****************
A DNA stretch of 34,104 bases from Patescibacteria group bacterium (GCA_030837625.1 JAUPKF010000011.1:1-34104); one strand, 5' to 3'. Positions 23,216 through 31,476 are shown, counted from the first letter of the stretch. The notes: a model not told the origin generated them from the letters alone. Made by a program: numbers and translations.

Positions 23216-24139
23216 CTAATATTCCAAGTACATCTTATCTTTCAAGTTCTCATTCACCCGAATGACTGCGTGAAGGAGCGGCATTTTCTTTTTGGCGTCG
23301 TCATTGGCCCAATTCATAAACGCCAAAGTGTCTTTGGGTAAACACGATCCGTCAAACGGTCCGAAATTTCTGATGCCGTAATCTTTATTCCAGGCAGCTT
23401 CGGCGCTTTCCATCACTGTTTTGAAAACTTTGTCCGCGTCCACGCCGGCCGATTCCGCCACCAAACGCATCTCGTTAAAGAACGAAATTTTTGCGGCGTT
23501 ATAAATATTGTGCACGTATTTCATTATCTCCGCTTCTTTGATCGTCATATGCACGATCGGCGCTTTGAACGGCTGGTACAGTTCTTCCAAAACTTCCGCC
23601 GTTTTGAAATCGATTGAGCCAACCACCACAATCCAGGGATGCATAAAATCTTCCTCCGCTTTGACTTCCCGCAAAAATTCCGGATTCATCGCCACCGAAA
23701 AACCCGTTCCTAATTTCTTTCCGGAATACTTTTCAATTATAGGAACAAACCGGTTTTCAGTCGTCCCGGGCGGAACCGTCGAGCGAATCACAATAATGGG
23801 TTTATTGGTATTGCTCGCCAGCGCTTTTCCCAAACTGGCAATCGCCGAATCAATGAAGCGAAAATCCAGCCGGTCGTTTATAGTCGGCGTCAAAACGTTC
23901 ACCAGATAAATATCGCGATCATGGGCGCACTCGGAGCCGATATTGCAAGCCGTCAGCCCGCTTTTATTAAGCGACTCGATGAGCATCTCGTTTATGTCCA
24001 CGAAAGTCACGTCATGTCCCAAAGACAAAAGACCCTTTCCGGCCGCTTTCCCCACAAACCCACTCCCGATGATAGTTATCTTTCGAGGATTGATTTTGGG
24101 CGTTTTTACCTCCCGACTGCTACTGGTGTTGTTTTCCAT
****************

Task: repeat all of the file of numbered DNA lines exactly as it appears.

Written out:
A DNA stretch of 34,104 bases from Patescibacteria group bacterium (GCA_030837625.1 JAUPKF010000011.1:1-34104); one strand, 5' to 3'. Positions 23,216 through 31,476 are shown, counted from the first letter of the stretch. The notes: a model not told the origin generated them from the letters alone. Made by a program: numbers and translations.

Positions 23216-24139
23216 CTAATATTCCAAGTACATCTTATCTTTCAAGTTCTCATTCACCCGAATGACTGCGTGAAGGAGCGGCATTTTCTTTTTGGCGTCG
23301 TCATTGGCCCAATTCATAAACGCCAAAGTGTCTTTGGGTAAACACGATCCGTCAAACGGTCCGAAATTTCTGATGCCGTAATCTTTATTCCAGGCAGCTT
23401 CGGCGCTTTCCATCACTGTTTTGAAAACTTTGTCCGCGTCCACGCCGGCCGATTCCGCCACCAAACGCATCTCGTTAAAGAACGAAATTTTTGCGGCGTT
23501 ATAAATATTGTGCACGTATTTCATTATCTCCGCTTCTTTGATCGTCATATGCACGATCGGCGCTTTGAACGGCTGGTACAGTTCTTCCAAAACTTCCGCC
23601 GTTTTGAAATCGATTGAGCCAACCACCACAATCCAGGGATGCATAAAATCTTCCTCCGCTTTGACTTCCCGCAAAAATTCCGGATTCATCGCCACCGAAA
23701 AACCCGTTCCTAATTTCTTTCCGGAATACTTTTCAATTATAGGAACAAACCGGTTTTCAGTCGTCCCGGGCGGAACCGTCGAGCGAATCACAATAATGGG
23801 TTTATTGGTATTGCTCGCCAGCGCTTTTCCCAAACTGGCAATCGCCGAATCAATGAAGCGAAAATCCAGCCGGTCGTTTATAGTCGGCGTCAAAACGTTC
23901 ACCAGATAAATATCGCGATCATGGGCGCACTCGGAGCCGATATTGCAAGCCGTCAGCCCGCTTTTATTAAGCGACTCGATGAGCATCTCGTTTATGTCCA
24001 CGAAAGTCACGTCATGTCCCAAAGACAAAAGACCCTTTCCGGCCGCTTTCCCCACAAACCCACTCCCGATGATAGTTATCTTTCGAGGATTGATTTTGGG
24101 CGTTTTTACCTCCCGACTGCTACTGGTGTTGTTTTCCAT